studies on the development of antioxidant treatments are ever increasing. Oxidative stress and the production of nitric oxide (NO) derivatives easily cause the damage of lung due to its fragile structure. Oxidative stress and NO derivatives play an important role in inflammation with their direct and indirect effects. If antioxidant defense systems are insufficient against the production of reactive oxygen derivatives (superoxide, hydrogen peroxide, hydroxyl radicals) and reactive nitrogen radicals (nitric oxide, peroxynitrite, nitrogen dioxide), ALI occurs.5 Pulmonary vascular injury arises along with alveolar haemorrhage secondary to the damage in PC and for this reason, alveoli blood supply is insufficient. Aprotinin (APR) is a serine protease inhibitor; it increases intracellular cyclic guanosine monophosphate (cGMP) levels and reduces cyclic adenosive monophosphate (Camp) levels. Thus, it inhibits the release of lysosomal enzymes and blocks their effects. At the same time, it prevents protein degradation and it is a lysosomal membrane stabilizer.6 APR prevents the formation of Free Oxygen Radicals (FOR) by preventing the conversion of xanthine dehydrogenase to xanthine oxidase.7 Additionally, it also prevents NO production by blocking cytokine-dependent NO synthetase.8 In this study, the goal was to investigate the efficacy of APR during the initial 96 hours of rabbits with bilateral blunt chest trauma. J Pak Med Assoc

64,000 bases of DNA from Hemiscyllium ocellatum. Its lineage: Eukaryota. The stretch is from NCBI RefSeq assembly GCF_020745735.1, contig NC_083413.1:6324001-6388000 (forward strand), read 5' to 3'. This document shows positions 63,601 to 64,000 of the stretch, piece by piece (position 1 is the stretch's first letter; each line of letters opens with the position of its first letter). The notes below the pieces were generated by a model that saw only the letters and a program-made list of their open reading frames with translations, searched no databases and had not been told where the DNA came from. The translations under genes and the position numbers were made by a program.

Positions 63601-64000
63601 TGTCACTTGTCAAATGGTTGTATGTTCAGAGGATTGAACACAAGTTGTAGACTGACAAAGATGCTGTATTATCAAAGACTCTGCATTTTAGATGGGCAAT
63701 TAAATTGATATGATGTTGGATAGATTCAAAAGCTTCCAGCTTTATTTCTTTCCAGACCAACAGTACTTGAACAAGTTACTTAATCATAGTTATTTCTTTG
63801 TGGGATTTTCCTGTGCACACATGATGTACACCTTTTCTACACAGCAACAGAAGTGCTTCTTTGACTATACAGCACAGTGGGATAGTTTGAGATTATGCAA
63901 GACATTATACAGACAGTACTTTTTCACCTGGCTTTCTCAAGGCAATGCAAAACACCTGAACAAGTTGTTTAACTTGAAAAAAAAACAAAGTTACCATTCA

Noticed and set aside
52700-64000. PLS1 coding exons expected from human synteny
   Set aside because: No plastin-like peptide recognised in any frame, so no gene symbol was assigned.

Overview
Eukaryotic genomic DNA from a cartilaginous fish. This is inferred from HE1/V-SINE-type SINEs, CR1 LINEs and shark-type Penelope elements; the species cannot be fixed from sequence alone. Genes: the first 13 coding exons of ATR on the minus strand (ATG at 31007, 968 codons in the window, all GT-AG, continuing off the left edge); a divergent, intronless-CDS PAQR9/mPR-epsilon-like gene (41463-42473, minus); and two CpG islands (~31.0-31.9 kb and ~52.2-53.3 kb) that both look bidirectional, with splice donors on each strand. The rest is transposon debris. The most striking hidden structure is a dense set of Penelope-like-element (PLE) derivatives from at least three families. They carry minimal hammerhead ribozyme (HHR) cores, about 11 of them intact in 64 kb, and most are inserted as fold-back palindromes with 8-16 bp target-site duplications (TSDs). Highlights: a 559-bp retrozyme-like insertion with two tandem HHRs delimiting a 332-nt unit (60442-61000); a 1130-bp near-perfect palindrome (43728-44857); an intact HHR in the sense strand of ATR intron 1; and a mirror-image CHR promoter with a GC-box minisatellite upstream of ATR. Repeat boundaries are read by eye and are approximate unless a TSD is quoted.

Efficacy of aprotinin treatment on bilateral blunt chest trauma created in rabbits

Material and Methods The study was conducted at the Selçuk University, Meram Medical School, Experimental Animal Laboratory, after the approval of the ethics institutional committee from May to November 2005. In the study, 21 female New Zealand type albino rabbits, weighing between 26503450gm (mean: 3000±220gm), were used. The rabbits were divided into 3 (n=7 each) groups: Group 1: Sham Group (underwent trauma + not given treatment); Group 2: Control Group (no trauma + no procedures); Group 3: APR Group (underwent trauma + was administered APR); IV 20.0000 U/kg/day with 12-hour intervals. All rabbits were put to sleep with Ketamine hydrochloride (HCl) (50mg/kg, IM) and Rompun (xylasine HCl, 15 mg/kg, IM). Additional doses were given as necessary, and respiration was maintained during the experiment. Right after the rabbits were put to sleep, respiration and pulse rates were monitored. The rabbits were not intubated due to inflammatory changes that might have been caused in the lung tissue. The monitored subjects were placed on their backs and the energy calculated using the E=M*g*L*(1-cos) formula based on Newton's Law, was applied bilaterally to the rib cage. We used Kaya et al's model.9 This procedure was repeated for each subject except the control group. Blood samples were obtained, 3cc using biochemistry tubes, from the rabbits at hours 0, 3, 24, and 96, in order to study the arterial blood and NO and serum Malondialdehyde (MDA) levels, and the blood drawn was replaced with IV saline, 3 times the amount of blood obtained. The rabbits were sacrifised at hour 96 using the decapitation method, and after opening up the rib cage, approximately 1gm of tissue sample was obtained from the left lung. The tissues were preserved in 10% formaline solution. Lung tissue samples were obtained and sent to the pathology laboratory in 10% formaline, for histopathological examination. At the end of the study, the examinations were carried out by a pathologist who was blind to the procedures.